Good luck!
     
  5. En Plein Air Farms

    En Plein Air Farms Chillin' With My Peeps

    have you ever asked for a different pet and gotten it?
    who ended up taking care of it? Where is it now?

    I think it's great that you would like a few hens, more power to you, My concern from your parents point of view is the fact that you are living in a rental. How many times have your folks moved in the last 20 years? Chickens can actually live 10 years or so, would you be taking your girls to college with you, or to the apartment you and a spouse would be renting down the road?

    I worked for years for a shelter so my viewpoint is coming from 1000's of animals being abandoned when their owners moved. It's really sad, and tragic.

    My suggestion if you are determined to achieve your goal is put a little ad in the paper volunteering to help out with someone else's chickens. You will learn a ton of valuable information toward the day when you have your own...not only what to do, but what not to do [​IMG]

    We inherited a coop we moved home on a trailer and it still cost nearly $1000.00 more to add on the play pen, feeders, varmint proofing etc. have you got a thousand dollars?
    Chickens eat non-stop [​IMG] a 50 pound sack of food is 11.00-15.00. Can you afford that even once a month?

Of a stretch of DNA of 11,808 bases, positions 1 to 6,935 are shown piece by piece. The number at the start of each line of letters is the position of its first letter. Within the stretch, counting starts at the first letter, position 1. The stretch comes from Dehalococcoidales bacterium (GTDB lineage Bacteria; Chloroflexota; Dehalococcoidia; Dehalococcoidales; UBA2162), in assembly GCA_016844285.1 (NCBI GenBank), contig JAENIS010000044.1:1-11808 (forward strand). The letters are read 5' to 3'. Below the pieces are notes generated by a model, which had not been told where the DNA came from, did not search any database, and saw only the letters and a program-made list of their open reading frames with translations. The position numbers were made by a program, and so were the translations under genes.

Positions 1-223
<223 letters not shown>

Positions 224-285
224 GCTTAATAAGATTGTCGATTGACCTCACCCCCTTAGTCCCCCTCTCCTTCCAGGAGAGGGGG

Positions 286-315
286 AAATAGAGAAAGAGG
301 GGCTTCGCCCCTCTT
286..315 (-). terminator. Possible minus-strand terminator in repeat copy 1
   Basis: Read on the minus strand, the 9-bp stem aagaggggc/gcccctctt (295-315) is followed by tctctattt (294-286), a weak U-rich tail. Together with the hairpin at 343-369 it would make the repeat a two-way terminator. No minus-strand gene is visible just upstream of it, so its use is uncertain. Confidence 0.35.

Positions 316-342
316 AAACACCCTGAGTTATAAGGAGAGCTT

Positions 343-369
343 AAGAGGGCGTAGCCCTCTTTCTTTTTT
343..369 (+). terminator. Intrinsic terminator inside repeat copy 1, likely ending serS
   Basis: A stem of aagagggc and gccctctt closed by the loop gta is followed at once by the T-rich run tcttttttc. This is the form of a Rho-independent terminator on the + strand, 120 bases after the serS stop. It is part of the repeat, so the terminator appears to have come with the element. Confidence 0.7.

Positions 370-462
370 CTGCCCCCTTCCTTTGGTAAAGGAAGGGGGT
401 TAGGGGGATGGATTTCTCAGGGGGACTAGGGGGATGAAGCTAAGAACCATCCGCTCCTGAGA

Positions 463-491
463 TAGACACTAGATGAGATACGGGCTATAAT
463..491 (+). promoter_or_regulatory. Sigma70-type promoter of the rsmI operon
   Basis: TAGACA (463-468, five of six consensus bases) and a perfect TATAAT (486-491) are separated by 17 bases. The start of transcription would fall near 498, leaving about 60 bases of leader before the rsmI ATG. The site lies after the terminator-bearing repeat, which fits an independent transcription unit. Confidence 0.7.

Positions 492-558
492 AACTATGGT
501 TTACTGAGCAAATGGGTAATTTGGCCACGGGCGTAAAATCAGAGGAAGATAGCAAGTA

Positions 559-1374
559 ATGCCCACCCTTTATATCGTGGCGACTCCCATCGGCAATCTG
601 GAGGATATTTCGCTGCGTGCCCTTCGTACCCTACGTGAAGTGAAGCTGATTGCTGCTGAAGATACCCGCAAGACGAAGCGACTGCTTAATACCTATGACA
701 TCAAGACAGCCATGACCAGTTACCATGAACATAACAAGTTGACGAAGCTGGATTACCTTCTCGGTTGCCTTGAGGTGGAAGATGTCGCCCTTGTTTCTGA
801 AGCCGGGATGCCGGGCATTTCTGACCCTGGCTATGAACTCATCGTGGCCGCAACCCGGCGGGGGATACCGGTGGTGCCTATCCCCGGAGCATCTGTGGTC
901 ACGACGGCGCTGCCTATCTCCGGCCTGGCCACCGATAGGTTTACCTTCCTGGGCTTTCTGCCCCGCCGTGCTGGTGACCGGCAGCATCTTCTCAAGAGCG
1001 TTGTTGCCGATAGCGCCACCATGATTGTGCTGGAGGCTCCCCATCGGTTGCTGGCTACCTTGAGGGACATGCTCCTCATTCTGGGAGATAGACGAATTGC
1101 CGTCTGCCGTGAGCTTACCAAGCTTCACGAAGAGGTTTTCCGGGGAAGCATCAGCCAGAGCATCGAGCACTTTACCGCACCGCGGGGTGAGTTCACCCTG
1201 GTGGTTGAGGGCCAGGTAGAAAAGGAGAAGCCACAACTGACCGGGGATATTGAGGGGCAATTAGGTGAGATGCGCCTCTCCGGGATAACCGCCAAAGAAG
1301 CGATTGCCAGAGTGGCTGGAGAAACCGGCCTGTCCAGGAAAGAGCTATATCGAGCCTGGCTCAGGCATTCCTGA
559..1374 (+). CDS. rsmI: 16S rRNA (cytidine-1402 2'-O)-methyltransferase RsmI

I do wish you the very best, and I hope you'll keep in touch with us about how your dream goes.
     
  6. crnagora95

    crnagora95 Out Of The Brooder

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    Thanks so all the replies! [​IMG]
    @ Salunra: Thanks so the list. I'm glad I got the opinion of a parent, I never thought of what my parents were thinking. I have been doing reasearch on everything, and got an estimate for how much a coop for four chickens would cost to build. A really good friend of mine got chickens, and I helped him build the coop, and setting up the run, so I know how to make it varmint-proof. I also chickensat for him for a few weeks (got paid in eggs, LOL) and I know the basic upkeep and how tedious it is, but I think its worth it. I do have somemore things to look up though.

    @ En Plein Air Farms: I never had my own pet, but my sister got a friend's cat once and I was the one who took over taking care of it (she didn't want to) until it died of old age a few years ago. We've moved twice in the last twenty years. I haven't thought about what would happen if we moved....but I would never abandon the chickens. I would have to find someway to get them to a nice home. Like I said above, I have chickensat for a friend ( I've seen them eat- they are like pigs with feathers [​IMG]). I learned a lot from that, but I know that I have more to learn. $1000...wow. That is money I won't have for a long time. I know if I get chickens I am not going to be able to invest that much money in them. The materials for the coop are going to be $80, plus or minus $10. And the chicks will be about $20. I can afford that, and I have a part time job, so I can pay for feed. I have to figure out the cost for the feeder, waterer and all the other things I'll need. I'm glad I learned some of the not-so nice aspects of chicken keeping [​IMG], I'm going to have to incorperate those into my plans.